Emma Hitt, PhD

May 24, 2012

May 24, 2012 (Atlanta, Georgia) — The burgeoning obesity epidemic might be linked to yet another health problem; there has been a near doubling in the incidence of kidney stones since a previous analysis conducted in 1994, according to research presented in a podium session here at the American Urological Association 2012 Annual Scientific Meeting.

The study results were also published online March 31 in European Urology.

"While we expected the prevalence of kidney stones to increase, the size of the increase was surprising," said Charles D. Scales Jr., MD, from the Departments of Urology and Medicine at the David Geffen School of Medicine at the University of California at Los Angeles (UCLA). "Our findings also suggest that the increase is due, in large part, to the increase in obesity and diabetes among Americans."

Dr. Scales and colleagues compared data from the National Health and Nutrition Examination Survey (NHANES) collected from 2007 to 2010 with data from the 1994 NHANES. In responses collected from 2007 to 2010, 1 in every 11 people reported that they had had a kidney stone; in 1994, the rate was much lower (1 in 20).

Among 5935 NHANES respondents, the overall prevalence of stone disease was 8.9% (95% confidence interval [CI], 7.7 to 10.2). In men, the overall prevalence was 11.4% (95% CI, 9.5 to 13.3); in women, it was 6.4% (95% CI, 5.3 to 7.6; P < .001). In men, the prevalence ranged from 3.0% (95% CI, 1.2 to 4.7) in people 20 to 29 years of age, to 20.5% (95% CI, 16.6 to 24.4) in those 60 to 69 years of age.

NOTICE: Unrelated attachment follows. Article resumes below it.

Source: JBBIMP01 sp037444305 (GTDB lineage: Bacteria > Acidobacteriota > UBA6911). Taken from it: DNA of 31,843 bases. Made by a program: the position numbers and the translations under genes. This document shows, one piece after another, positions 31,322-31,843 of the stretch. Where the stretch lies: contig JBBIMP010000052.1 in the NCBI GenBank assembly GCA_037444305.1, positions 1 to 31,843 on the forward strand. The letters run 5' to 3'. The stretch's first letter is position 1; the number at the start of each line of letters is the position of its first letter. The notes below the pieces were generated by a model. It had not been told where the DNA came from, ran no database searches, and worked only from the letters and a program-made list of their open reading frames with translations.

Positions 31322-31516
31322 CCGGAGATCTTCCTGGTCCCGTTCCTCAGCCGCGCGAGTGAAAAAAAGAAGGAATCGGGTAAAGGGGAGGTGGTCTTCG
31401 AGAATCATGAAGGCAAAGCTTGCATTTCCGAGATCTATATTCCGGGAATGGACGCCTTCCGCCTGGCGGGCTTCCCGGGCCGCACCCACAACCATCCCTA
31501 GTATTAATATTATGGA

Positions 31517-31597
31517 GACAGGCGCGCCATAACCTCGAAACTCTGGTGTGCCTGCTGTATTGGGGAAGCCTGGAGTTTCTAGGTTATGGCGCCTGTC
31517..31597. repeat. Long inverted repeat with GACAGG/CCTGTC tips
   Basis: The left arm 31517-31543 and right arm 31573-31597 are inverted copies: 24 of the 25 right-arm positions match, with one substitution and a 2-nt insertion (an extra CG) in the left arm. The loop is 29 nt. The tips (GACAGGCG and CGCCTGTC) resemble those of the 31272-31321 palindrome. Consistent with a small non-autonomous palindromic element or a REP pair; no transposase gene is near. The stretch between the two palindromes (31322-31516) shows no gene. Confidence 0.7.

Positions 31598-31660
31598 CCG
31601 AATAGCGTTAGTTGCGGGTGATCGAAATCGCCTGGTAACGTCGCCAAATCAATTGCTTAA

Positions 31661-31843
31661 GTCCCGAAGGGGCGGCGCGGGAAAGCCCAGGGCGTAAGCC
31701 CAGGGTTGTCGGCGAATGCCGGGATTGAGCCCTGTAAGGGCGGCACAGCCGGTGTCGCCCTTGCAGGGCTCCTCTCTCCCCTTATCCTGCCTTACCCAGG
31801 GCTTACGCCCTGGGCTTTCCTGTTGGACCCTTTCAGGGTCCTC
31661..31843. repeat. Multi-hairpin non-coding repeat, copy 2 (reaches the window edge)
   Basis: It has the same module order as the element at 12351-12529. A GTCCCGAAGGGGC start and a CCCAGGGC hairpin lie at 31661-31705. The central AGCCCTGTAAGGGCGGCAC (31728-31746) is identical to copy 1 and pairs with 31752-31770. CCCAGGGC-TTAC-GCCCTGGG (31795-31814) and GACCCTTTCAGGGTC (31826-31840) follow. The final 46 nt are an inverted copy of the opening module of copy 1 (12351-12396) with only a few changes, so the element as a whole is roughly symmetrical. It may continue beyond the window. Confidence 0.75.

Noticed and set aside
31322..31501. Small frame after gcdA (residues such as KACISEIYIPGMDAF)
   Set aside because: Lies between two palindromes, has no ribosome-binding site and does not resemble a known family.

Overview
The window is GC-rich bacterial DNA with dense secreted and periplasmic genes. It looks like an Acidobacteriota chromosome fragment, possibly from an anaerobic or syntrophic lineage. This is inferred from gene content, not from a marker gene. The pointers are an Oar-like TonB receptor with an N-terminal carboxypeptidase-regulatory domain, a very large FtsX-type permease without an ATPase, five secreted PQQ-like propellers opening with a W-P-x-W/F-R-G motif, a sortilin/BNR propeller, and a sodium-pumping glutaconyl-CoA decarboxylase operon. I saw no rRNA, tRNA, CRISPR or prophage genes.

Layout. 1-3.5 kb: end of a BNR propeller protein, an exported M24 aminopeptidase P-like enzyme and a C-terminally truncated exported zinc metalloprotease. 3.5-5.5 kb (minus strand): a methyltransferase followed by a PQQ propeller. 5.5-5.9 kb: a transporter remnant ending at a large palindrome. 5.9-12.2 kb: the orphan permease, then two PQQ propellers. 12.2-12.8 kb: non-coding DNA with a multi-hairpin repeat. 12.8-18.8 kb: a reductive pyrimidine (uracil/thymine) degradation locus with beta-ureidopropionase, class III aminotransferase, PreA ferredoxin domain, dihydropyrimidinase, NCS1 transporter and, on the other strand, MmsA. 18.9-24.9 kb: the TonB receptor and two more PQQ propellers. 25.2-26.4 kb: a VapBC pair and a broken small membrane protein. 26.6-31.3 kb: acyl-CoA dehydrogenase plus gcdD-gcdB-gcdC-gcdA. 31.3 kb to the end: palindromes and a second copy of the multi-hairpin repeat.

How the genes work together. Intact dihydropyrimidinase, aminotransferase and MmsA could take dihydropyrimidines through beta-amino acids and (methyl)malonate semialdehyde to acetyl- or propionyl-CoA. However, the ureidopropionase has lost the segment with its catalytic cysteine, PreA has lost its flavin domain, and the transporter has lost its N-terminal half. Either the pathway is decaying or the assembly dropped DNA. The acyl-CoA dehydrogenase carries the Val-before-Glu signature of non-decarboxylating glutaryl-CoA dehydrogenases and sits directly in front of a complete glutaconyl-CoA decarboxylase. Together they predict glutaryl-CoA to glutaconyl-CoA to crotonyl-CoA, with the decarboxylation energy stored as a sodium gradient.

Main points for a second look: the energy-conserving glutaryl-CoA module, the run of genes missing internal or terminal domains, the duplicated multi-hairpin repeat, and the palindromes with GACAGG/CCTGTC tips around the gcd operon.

"This represents a dramatic 71% increase in the prevalence of stone disease since the last assessment, and this increase occurred in all gender and racial/ethnic groups," Dr. Scales and colleagues conclude in their abstract. "These data suggest that the burden of disease from kidney stones will continue to rise in the United States."

"People should consider the increased risk of kidney stones as another reason to maintain a healthy lifestyle and body weight," noted Christopher S. Saigal, MD, MPH, senior author of the study, and associate professor of urology at the David Geffen School of Medicine at UCLA, in a written release. "Physicians need to rethink how to treat, and more importantly, prevent kidney stones."

Dr. Scales noted that helping patients maintain a healthy diet and body weight can reduce the number of patients with kidney stones. "Imagine that we only treated people with heart disease when they had chest pain or heart attacks, and did not help manage risk factors like smoking, high cholesterol, and high blood pressure," he said. "This is how we currently treat people with kidney stones."

In a related editorial, published online April 20 in European Urology, Brian Matlaga, MD, MPH, associate professor of urology at the Johns Hopkins University School of Medicine in Baltimore, Maryland, writes that the cost of care for this disease is enormous, and there is no indication that the coming years will see any improvement in this trend. He also warns that, since approximately 10% of the population has the disease, a greater emphasis on prevention is imperative.

The study was not commercially funded. Dr. Scales and Dr. Matlaga have disclosed no relevant financial relationships.

Eur Urol. Published online March 31 and April 20, 2012. Abstract, Editorial

American Urological Association (AUA) 2012 Annual Scientific Meeting: Abstract 52. Presented May 19, 2012.

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